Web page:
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SOURCE: Sightline

DATE: June 7, 2018

SNIP: It seems likely that the Canadian province of Alberta—home to a massive tar sands industry that produces some of the globe’s dirtiest and most polluting oil—has put the Pacific Northwest in its crosshairs. The province is partnering with the Canadian government to ram through the expansion of the Trans Mountain pipeline, a 715-mile conduit that would carry up to 890,000 barrels of oil per day from the Canadian interior to southwest British Columbia. Much of that oil would be exported by tanker from a port just outside Vancouver—resulting in a seven-fold increase in oil tanker trips from the Port of Vancouver into the Salish Sea. Additional tar sands oil would make its way south to Puget Sound refineries, via a 69-mile pipeline called the Puget Sound Pipeline (PSP).

But hidden in the details was a surprising fact: the Canadian government intends to buy not only Trans Mountain, but also the Puget Sound Pipeline.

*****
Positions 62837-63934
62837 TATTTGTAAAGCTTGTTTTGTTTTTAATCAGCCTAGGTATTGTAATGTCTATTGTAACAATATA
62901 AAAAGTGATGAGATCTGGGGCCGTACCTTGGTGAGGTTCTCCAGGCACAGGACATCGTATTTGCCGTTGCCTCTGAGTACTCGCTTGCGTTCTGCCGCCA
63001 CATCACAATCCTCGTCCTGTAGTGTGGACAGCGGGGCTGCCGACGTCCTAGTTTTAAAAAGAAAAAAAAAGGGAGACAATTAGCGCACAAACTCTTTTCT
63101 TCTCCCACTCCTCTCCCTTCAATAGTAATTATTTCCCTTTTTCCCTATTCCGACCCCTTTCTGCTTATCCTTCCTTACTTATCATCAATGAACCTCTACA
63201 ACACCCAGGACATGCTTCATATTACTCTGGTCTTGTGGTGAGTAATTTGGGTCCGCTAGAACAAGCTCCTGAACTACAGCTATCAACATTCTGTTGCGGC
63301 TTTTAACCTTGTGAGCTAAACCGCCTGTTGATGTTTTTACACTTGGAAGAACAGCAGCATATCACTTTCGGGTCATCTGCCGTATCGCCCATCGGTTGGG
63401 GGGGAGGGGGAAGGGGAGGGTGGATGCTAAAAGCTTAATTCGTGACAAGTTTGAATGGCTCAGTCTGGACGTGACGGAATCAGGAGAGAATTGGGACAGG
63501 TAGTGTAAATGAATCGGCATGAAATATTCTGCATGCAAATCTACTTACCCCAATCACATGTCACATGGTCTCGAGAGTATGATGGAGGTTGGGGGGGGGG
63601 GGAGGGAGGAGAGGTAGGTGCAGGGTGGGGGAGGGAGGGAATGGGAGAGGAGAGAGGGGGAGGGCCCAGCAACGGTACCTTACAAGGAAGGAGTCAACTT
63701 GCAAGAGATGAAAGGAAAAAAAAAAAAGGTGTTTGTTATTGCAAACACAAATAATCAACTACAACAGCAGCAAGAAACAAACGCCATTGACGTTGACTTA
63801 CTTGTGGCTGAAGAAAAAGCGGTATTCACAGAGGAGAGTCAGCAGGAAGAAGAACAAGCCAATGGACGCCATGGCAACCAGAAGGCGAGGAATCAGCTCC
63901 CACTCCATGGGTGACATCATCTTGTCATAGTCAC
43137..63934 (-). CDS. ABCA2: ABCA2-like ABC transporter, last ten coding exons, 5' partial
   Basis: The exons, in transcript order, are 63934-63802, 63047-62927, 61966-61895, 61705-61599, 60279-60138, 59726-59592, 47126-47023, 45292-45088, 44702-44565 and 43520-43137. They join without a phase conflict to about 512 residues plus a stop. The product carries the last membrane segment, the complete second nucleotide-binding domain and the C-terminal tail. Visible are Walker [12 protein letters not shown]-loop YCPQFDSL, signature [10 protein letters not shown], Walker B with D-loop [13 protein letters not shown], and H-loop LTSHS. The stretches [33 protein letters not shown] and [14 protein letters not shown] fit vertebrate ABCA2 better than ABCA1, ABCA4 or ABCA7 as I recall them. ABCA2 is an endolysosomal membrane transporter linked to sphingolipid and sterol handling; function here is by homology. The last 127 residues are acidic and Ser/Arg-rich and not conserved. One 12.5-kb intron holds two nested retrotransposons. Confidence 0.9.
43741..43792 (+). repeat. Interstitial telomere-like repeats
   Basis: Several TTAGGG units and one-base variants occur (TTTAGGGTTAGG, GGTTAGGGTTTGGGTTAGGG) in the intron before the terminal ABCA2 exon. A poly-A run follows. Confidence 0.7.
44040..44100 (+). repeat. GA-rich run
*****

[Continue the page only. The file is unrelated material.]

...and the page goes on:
Strikingly, this means that the government of Canada is poised to become the sole owner of an oil pipeline feeding Washington State refineries. Even more troublingly, Kinder Morgan has been telling investors for years that it is considering doubling the capacity of the Puget Sound Pipeline.

In light of the undeniable fact that tar sands oil produces far more climate-warming emissions than other types of oil, Alberta’s commitment to boosting tar sands projects is nothing short of alarming. Today, the region produces about 2.8 million barrels of tar sands oil per day, or about a billion barrels a year. But if the Canadian government’s plans come to fruition, the region will step up production to 4 million barrels per day by 2030, and 4.5 million barrels per day by 2040. Production growth of this scale poses a massive and potentially insurmountable challenges to the fight to stabilize climate change.